## Results.

The end product of this project was a fairly small self contained book, titled “Geometric Algebra for Electrical Engineers”. This book includes an introduction to Euclidean geometric algebra focused on $$R^2$$ and $$R^3$$ (64 pages), an introduction to geometric calculus and multivector Green’s functions (64 pages), and applications to electromagnetism (75 pages). This report summarizes results from this book, omitting most derivations, and attempts to provide an overview that may be used as a road map for the book for further exploration. Many of the fundamental results of electromagnetism are derived directly from the geometric algebra form of Maxwell’s equation in a streamlined and compact fashion. This includes some new results, and many of the existing non-relativistic results from the geometric algebra STA and paravector literature. It will be clear to the reader that it is often simpler to have the electric and magnetic on equal footing, and demonstrates this by deriving most results in terms of the total electromagnetic field $$F$$. Many examples of how to extract the conventional electric and magnetic fields from the geometric algebra results expressed in terms of $$F$$ are given as a bridge between the multivector and vector representations.

The aim of this work was to remove some of the prerequisite conceptual roadblocks that make electromagnetism using geometric algebra inaccessbile. In particular, this project explored non-relativistic applications of geometric algebra to electromagnetism. After derivation from the conventional Heaviside-Gibbs representation of Maxwell’s equations, the paravector representation of Maxwell’s equation is used as the starting point for of all subsequent analysis. However, the paravector literature includes a confusing set of conjugation and real and imaginary selection operations that are tailored for relativisitic applications. These are not neccessary for low velocity applications, and have been avoided completely with the aim of making the subject more accessibility to the engineer.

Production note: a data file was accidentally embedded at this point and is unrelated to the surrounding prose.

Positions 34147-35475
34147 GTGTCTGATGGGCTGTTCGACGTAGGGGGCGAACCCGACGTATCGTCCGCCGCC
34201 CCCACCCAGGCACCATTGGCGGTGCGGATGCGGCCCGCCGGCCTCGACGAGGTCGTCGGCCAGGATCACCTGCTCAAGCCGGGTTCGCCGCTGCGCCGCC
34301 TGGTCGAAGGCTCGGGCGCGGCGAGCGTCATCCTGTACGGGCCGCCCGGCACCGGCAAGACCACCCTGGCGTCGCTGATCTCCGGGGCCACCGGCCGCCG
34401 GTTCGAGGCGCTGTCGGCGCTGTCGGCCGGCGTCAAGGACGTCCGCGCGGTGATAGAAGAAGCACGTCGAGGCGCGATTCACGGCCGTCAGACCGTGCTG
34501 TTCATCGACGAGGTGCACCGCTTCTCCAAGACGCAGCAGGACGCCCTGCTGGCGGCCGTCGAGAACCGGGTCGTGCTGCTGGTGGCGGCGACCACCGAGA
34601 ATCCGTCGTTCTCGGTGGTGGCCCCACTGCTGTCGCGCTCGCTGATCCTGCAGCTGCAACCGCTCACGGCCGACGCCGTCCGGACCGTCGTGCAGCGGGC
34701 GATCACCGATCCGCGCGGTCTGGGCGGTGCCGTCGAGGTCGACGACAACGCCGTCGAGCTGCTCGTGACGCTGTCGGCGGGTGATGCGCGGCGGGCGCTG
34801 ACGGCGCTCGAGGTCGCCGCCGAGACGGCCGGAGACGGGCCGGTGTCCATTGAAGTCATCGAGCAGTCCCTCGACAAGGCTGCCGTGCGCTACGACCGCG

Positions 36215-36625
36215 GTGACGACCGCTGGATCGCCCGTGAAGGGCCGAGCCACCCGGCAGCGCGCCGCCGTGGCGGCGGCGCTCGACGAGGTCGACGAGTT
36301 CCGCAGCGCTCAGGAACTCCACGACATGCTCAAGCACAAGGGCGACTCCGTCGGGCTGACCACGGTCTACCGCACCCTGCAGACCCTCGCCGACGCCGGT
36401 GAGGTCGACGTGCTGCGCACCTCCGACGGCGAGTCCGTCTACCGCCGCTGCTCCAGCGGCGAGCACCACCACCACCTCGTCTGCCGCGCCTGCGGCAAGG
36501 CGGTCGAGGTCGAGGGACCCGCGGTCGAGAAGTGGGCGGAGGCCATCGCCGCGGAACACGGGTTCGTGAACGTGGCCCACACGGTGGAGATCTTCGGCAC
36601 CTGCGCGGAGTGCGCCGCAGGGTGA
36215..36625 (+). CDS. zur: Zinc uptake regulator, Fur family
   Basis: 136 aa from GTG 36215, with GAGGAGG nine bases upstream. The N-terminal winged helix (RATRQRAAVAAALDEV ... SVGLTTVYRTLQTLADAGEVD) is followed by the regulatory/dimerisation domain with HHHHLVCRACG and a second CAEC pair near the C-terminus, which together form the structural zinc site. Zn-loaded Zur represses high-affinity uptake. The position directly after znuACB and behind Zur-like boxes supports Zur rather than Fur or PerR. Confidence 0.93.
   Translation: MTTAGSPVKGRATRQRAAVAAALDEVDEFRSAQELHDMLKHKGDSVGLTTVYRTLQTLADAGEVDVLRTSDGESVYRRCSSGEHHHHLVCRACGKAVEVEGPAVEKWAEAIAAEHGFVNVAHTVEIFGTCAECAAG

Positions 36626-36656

In the book an attempt has been made to avoid introducing as little new notation as possible. For example, some authors use special notation for the bivector valued magnetic field $$I \BB$$, such as $$\boldsymbol{\mathcal{b}}$$ or $$\Bcap$$. Given the inconsistencies in the literature, $$I \BB$$ (or $$I \BH$$) will be used explicitly for the bivector (magnetic) components of the total electromagnetic field $$F$$. In the geometric algebra literature, there are conflicting conventions for the operator $$\spacegrad + (1/c) \PDi{t}{}$$ which we will call the spacetime gradient after the STA equivalent. For examples of different notations for the spacetime gradient, see [9], [1], and [15]. In the book the spacetime gradient is always written out in full to avoid picking from or explaining some of the subtlties of the competing notations.